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A natural sweetener derived from the leaves of a Paraguayan plant Stevia rebaudiana

The natural sweetener Stevia has now received safety approval from the European Commission

Stevia, a natural sweetener derived from the leaves of a Paraguayan plant Stevia rebaudiana, is heralded as up to 300 times sweeter than sugar. The food industry has been keen to make use of this substance for years, but Stevia has long been suspected of causing cancer. However, after the European Authority for Food Safety (EFSA) allayed health concerns about Stevia in 2010 the European Commission (EC) has now decided Stevia is safe, provided maximum use is kept to an appropriate level. Commission regulation (EU) No. 1131/2011, which introduces the new sweetener, became effective early in December 2011. The new additive will be found listed as E 960 on food products.

Stevia will most likely be used for sweetening low-calorie soft drinks. However, the food industry also plans to use the substance in yogurt, cereals and chocolate. One of the reasons given by the EC for their approval is the "need for new, reduced-calorie products."

The European Commission formally adopted the regulation, permitting the use of steviol glycosides as a sweetener for foods and beverages throughout all 27 member states of the European Union. After the granting of individual approval by the Member States during the summer and signing by Commission President Barroso on November 11, it was published on November 12 in the Official Journal of the EU, thus becoming effective 20 days later, on December 2, 2011. According to the EU, the EFSA has verified the safety of the substance, despite the fact Stevia was long suspected as a possible carcinogenic and genotoxic substance. The level of maximum exposure of the public to the additive will not be known until the food industry has determined all its possible uses and the regulation provides for a subsequent review to establish maximum permitted concentrations.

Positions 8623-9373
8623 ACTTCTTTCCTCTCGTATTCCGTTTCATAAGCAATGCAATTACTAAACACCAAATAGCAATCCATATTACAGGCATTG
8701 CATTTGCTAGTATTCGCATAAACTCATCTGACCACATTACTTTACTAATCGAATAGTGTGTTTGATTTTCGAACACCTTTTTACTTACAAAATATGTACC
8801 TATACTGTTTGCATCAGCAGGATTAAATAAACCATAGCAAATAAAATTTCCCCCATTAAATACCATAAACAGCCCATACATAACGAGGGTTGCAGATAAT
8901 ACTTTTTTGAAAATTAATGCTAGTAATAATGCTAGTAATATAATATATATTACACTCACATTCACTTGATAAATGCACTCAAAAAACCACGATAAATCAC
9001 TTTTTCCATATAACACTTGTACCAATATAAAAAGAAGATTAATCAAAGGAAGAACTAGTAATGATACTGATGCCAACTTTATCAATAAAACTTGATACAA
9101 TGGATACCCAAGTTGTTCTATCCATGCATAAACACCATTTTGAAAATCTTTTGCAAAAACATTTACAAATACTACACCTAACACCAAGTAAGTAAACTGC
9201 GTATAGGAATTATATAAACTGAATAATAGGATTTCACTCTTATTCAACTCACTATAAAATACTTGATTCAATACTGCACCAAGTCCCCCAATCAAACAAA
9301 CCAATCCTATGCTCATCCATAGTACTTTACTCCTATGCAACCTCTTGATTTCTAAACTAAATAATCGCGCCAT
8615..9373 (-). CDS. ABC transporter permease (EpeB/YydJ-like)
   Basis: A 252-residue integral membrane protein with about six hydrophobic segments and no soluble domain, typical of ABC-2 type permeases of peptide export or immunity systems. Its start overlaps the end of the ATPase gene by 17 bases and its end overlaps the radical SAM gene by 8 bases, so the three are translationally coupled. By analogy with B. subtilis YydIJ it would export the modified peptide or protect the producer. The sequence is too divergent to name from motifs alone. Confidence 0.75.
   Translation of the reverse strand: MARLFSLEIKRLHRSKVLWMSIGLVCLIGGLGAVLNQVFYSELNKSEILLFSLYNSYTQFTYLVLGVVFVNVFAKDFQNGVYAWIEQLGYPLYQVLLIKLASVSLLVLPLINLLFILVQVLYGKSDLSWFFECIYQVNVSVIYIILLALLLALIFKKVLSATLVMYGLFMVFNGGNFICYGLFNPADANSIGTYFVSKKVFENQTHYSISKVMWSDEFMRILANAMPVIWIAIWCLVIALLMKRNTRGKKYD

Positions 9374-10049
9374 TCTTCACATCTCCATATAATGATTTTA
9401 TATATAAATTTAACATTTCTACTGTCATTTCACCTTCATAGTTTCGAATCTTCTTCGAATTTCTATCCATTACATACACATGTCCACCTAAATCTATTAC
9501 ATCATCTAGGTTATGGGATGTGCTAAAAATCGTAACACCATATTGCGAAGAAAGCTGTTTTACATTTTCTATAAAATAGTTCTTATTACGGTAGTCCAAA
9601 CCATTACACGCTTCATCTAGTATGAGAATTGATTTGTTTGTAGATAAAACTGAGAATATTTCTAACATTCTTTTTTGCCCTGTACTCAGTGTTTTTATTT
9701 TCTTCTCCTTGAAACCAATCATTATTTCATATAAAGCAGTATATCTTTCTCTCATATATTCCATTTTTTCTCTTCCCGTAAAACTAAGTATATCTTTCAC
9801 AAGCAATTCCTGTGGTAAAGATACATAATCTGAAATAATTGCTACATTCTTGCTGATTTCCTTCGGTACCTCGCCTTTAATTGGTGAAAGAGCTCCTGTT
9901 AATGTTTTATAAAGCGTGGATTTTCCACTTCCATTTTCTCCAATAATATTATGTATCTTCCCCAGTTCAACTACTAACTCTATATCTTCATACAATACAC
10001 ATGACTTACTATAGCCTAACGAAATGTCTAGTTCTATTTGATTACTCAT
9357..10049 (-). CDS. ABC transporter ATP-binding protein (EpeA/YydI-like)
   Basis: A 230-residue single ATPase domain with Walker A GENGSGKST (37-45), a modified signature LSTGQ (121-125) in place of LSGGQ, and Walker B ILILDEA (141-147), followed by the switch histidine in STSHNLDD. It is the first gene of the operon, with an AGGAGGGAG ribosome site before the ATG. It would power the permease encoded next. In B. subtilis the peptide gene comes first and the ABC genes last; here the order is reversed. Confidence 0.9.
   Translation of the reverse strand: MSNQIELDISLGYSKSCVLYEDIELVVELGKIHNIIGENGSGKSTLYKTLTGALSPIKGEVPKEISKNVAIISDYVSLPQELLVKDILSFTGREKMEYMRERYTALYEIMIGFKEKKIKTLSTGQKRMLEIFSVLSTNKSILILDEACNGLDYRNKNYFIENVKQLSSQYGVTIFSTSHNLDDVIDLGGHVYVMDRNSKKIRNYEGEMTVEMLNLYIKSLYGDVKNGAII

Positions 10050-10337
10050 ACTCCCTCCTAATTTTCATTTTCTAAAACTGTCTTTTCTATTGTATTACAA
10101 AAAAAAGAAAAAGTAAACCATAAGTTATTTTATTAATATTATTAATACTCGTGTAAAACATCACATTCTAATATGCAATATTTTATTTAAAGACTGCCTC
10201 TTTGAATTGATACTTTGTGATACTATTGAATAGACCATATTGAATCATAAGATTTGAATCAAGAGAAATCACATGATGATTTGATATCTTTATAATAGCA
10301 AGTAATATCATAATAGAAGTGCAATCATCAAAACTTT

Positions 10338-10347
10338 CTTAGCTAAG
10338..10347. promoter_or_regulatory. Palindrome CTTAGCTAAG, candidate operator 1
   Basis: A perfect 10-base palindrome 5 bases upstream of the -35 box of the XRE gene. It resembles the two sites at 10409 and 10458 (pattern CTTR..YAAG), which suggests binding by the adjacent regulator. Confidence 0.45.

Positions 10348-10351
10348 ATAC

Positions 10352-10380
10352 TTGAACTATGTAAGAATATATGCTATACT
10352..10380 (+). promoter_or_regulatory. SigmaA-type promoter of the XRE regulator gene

Food additives are defined as substances that preserve or sweeten foodstuffs. Approval is only granted to food additives that provide a benefit to the consumer, for example a longer shelf life, and are found not to be harmful. It is mandatory to indicate additives in the list of ingredients of foodstuffs in the EU by quoting ā€œEā€ numbers or their full name (see updated list of food additives in the EU). By 2020, the EFSA will review all 320 approved additives that are currently allowed in the EU. This includes the controversial sweetener Aspartame.

The use of additives in food will soon become even safer and more transparent in the EU than it currently is, thanks to two further legislations that were adopted by the European Commission during November 2011. Based on these legislations, the Commission has prepared two new lists. The first list concerns additives in foodstuffs that will come into effect in June 2013. A freely accessible online database will allow consumers to identify which additives are authorized in a particular food. The second list consists of additives in food ingredients, such as flavors, nutrients and enzymes. This list will take effect in the coming weeks. The establishment of these two lists is an important step in the implementation of the framework Regulation (EC) No. 1333/2008 on food additives that was adopted in December 2008.

by S. C.
02 january 2012, World News > Europe